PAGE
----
25°C (may be exposed to 15–30°C).

Actions and Spectrum

  • Adefovir available as adefovir dipivoxil, a diester prodrug that is inactive until converted in vivo to adefovir and phosphorylated to adefovir diphosphate.

  • An acyclic nucleotide antiviral active in vitro and in vivo against HBV.

  • Also has some in vitro activity against herpes simplex virus types 1 and 2 (HSV-1 and HSV-2), HIV-1 and HIV-2, human papillomavirus (HPV), Epstein-Barr virus, and varicella zoster virus, but has not been shown to be effective in clinical infections caused by these viruses.

  • HBV with reduced susceptibility to adefovir can develop in some patients during long-term use.

  • Cross-resistance can occur among the nucleoside and nucleotide antivirals used for treatment of HBV.

  • Some strains of HBV may be cross-resistant to both adefovir and lamivudine, but some lamivudine-resistant HBV may be susceptible to adefovir and some adefovir-resistant isolates may be susceptible to lamivudine.

  • In vitro studies indicate that some HBV with mutations associated with adefovir resistance may have decreased susceptibility to entecavir. Some adefovir-resistant HBV have reduced susceptibility to telbivudine; other strains remain susceptible to telbivudine. HBV with single adefovir resistance-associated substitutions also have less than twofold reduced susceptibility to tenofovir alafenamide; HBV with certain double adefovir resistance-associated substitutions have 3.7-fold reduced susceptibility to tenofovir alafenamide.

Advice to Patients

  • Advise patient of the risks and benefits of adefovir and other alternatives for treatment of HBV infection and importance of reading the adefovir patient package insert before starting treatment.

  • Importance of remaining under the care of a clinician while taking adefovir and not discontinuing the drug without first informing a clinician.

  • Importance of following a regular dosage schedule and avoiding missed doses.

  • Risk of exacerbations of hepatitis when adefovir is discontinued and importance of close monitoring of liver function and HBV levels for several months or longer after the drug is stopped.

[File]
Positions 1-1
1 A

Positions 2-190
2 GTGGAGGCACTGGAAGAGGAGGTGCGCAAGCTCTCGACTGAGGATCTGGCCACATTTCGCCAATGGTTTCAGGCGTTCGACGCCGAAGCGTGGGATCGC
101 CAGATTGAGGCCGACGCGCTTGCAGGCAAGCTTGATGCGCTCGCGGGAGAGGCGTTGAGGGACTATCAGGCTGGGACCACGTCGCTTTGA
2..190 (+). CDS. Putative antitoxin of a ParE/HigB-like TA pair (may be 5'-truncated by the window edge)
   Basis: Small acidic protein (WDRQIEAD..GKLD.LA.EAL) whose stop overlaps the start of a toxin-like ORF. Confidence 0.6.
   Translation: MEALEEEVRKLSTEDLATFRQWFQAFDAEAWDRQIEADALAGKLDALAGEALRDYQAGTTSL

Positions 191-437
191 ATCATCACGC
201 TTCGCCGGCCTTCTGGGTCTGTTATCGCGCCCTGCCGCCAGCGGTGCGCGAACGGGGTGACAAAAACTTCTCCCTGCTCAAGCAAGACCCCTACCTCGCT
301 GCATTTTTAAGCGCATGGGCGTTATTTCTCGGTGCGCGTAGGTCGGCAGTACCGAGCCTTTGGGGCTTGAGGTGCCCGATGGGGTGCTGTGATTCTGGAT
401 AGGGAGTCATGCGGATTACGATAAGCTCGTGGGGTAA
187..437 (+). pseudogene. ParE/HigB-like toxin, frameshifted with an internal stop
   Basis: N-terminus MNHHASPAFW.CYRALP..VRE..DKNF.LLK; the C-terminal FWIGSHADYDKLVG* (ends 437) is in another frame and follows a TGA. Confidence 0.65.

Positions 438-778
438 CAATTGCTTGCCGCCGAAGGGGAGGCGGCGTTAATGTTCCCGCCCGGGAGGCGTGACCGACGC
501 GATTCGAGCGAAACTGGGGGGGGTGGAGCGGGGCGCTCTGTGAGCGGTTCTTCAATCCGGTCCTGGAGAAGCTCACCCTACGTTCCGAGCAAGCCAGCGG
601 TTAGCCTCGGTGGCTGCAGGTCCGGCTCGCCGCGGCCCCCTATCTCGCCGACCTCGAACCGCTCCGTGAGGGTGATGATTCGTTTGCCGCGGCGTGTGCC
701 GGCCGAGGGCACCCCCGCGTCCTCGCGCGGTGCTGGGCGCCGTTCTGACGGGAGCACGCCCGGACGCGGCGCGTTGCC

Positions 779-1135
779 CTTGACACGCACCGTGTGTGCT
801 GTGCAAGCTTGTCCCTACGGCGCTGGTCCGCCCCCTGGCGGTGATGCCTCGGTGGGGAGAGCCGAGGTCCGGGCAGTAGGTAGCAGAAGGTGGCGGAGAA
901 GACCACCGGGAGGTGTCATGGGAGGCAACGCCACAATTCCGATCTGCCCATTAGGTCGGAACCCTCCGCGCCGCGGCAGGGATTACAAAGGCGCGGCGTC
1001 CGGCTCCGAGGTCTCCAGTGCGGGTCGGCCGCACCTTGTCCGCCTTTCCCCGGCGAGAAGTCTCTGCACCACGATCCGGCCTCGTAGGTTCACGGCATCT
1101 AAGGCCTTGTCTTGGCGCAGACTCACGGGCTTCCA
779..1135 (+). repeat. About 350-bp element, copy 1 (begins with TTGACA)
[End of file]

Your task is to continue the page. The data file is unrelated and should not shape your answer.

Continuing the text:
• Risk of nephrotoxicity and importance of monitoring renal function during treatment, especially in those with preexisting renal impairment or other risks for renal impairment.

  • Importance of immediately reporting any signs or symptoms of lactic acidosis (e.g., weakness/fatigue, unusual muscle pain, trouble breathing, stomach pain with nausea and vomiting, cold intolerance especially in the arms and legs, dizziness or feeling light-headed, fast or irregular heart beat) or any signs or symptoms of hepatotoxicity (e.g., jaundice, dark urine, bowel movements light in color, anorexia, nausea, stomach pain). Importance of reporting any other unusual symptoms or if any known symptom persists or worsens.

  • Risk of emergence of HIV resistance in patients with unrecognized or untreated HIV infection; importance of HIV antibody testing prior to initiation of adefovir therapy and anytime during therapy if possible exposure to HIV occurs.

  • Advise patients with lamivudine-resistant HBV that they should receive adefovir in conjunction with lamivudine and should not receive adefovir monotherapy.

  • Advise patients that optimal duration of treatment and the relationship between treatment response and long-term outcomes (hepatocellular carcinoma, decompensated cirrhosis) are not known.

  • Importance of informing clinician of existing or contemplated concomitant therapy, including prescription and OTC drugs, and any concomitant illnesses.

  • Importance of women informing clinicians if they are or plan to become pregnant or plan to breast-feed.

  • Importance of advising patients of other important precautionary information. (See Cautions.)


Excipients in commercially available drug preparations may have clinically important effects in some individuals; consult specific product labeling for details.

Please refer to the ASHP Drug Shortages Resource Center for information on shortages of one or more of these preparations.

* available from one or more manufacturer, distributor, and/or repackager by generic (nonproprietary) name

Adefovir Dipivoxil


Dosage Forms


Brand Names




10 mg*

Adefovir Dipivoxil Tablets



AHFS DI Essentials™. © Copyright 2022, Selected Revisions October 23, 2017. American Society of Health-System Pharmacists, Inc., 4500 East-West Highway, Suite 900, Bethesda, Maryland 20814.

† Use is not currently included in the labeling approved by the US Food and Drug Administration.